Friday, January 22, 2010
Opening night was last night, Thursday, for This Train. Only seven more performances.
Check out what the Sun Times wrote:
Tony Fitzpatrick is a streetwise renaissance man of his own making. He's an accomplished artist, writer and actor who gets inspiration from Chicago, the world and the people he encounters there.
As an actor, Fitzpatrick has performed in Lookingglass Theatre productions and in many films and television shows. But what he loves best is bringing his own vision -- a combination of his artwork and writing -- to the stage.
In 2002, he teamed with a pal, singer-songwriter Steve Earle, for a one-night performance at Steppenwolf Theatre's Traffic series that featured music, art and words to great effect.
Now, the straightforward and opinionated Fitzpatrick has created a new show, with help from 16th Street Theater artistic director Ann Filmer, that revolves around his collage series and journal entries inspired by the hobo alphabet (marks left by hobos on fences to inform others as to what to find within).
"When Ann told me the theater's season this year was about 'home,' I thought that was a perfect fit for the hobo alphabet," Fitzpatrick said. "The series is all about home and homelessness."
Filmer calls the creation of "This Train" "the craziest thing I've ever been involved with."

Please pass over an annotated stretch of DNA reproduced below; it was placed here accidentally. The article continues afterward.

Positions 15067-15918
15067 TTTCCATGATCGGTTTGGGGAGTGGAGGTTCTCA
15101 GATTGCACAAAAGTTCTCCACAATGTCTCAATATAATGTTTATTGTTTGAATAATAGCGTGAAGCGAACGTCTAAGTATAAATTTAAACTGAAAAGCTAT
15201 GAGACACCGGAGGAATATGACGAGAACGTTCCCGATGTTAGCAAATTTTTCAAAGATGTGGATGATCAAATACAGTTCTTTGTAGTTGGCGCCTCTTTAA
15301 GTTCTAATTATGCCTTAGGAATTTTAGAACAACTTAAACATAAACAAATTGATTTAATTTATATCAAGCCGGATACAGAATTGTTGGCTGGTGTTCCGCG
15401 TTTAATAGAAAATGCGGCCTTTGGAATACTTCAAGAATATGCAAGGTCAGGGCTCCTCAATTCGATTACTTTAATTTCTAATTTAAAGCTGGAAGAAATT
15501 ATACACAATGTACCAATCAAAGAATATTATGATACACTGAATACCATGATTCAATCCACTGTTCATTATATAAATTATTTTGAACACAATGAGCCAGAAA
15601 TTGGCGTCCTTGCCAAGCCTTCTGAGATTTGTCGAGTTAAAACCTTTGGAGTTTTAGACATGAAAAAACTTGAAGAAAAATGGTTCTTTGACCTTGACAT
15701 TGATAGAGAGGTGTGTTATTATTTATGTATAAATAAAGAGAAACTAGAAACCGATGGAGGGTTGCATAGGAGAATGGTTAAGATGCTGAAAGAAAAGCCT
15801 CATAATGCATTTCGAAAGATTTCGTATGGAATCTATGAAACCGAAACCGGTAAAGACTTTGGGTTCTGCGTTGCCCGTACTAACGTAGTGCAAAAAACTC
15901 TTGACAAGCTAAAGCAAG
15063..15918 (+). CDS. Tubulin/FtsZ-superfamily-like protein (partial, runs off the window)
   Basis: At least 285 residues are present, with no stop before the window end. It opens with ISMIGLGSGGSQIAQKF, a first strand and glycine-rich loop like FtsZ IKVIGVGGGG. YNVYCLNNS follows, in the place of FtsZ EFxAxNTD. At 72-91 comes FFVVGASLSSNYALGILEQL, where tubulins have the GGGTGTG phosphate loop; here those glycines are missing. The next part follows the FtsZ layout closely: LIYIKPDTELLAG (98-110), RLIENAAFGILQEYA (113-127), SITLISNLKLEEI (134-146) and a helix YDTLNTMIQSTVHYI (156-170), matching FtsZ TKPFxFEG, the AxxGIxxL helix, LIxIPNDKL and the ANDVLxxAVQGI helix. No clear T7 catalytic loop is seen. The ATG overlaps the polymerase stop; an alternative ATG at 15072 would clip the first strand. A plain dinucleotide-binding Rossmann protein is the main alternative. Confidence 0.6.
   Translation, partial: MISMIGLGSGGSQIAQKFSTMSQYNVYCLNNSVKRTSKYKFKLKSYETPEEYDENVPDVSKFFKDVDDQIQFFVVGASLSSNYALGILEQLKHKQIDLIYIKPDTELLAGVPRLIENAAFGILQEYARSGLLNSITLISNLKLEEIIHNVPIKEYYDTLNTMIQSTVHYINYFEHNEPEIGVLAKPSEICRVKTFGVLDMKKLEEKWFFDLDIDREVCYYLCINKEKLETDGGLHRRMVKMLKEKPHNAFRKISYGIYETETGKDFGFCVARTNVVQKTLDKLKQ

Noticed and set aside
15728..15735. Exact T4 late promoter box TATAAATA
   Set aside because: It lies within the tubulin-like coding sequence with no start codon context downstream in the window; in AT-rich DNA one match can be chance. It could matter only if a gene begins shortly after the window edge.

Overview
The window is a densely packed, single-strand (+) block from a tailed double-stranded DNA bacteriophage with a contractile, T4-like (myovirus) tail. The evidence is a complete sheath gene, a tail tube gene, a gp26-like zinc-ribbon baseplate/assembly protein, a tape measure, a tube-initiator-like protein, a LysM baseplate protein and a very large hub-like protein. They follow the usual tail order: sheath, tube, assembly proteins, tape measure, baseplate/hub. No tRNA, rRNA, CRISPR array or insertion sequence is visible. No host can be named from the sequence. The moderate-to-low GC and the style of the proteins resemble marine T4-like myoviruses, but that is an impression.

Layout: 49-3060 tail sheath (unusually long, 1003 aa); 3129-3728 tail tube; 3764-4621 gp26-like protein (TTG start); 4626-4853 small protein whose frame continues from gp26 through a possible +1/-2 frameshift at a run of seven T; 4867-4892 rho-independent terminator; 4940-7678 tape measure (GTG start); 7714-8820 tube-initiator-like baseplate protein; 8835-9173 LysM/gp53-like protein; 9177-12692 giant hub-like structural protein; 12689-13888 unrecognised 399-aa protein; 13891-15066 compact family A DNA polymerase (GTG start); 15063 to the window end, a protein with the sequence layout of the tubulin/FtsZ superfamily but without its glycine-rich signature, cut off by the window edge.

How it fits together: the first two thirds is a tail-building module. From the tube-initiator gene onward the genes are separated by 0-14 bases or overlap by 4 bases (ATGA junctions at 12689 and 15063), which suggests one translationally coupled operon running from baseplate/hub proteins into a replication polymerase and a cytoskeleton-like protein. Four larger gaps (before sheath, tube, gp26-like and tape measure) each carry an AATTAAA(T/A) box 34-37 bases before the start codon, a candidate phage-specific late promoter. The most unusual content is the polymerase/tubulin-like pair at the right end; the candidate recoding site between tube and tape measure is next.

"I'm the Tony wrangler, guiding the train so it doesn't go off the tracks," she said with a laugh.
The process started with no script, just the art and journal entries that align with each collage.
"Tony has a lot of opinions and a huge heart," Filmer said. "He's also got a wonderful way with words."
Filmer spent several days in Fitzpatrick's studio watching the artist in his work environment. Working at the window of his Damen Avenue studio, he sees the world go by.
"I wanted the piece to blend a day in his real world with the life of his stories and art," Filmer said.
Fitzpatrick has created collages about Chicago, New Orleans, Japan and Native Americans. He says he began the hobo alphabet series as a way to honor Chicago writer Studs Terkel after he passed away in 2008.
"As a kid, I read Hard Times, his towering oral history of the Great Depression," Fitzpatrick said. "I try to remember these stories when men come to the door on Damen Avenue looking to shovel walks or wash windows."
Backed by projections of the collages, Fitzpatrick reads journal entries and tells stories. Singer Sally Timms and musician John Rice have been tapped for the musical side of the show, which includes Fitzpatrick's poems set to music and classic songs like John Prine's "Angel from Montgomery."
"The music adds a curious sadness to the piece," Fitzpatrick said. "And Sally has a perfectly haunted voice for the American road."
The characters the artist meets on Damen Avenue outside his studio also make an appearance in the show.
Fitzpatrick's Facebook friends already are familiar with the "old Ukrainian lady" who lives four doors from his studio. From the sound of his postings, she thinks he's a hoodlum and really doesn't like his dog Chooch.
"She's kind of the bane of my existence," Fitzpatrick said with a laugh. "Like the posse after Butch Cassidy, she's always there in her housecoat and babushka ready with a comment."
• "This Train" continues through Jan. 30 at 16th Street Theater, 6420 16th, Berwyn. For tickets ($20), call (708) 795-6704 or visit the Web site www.16thstreettheater.org
Comments: Post a Comment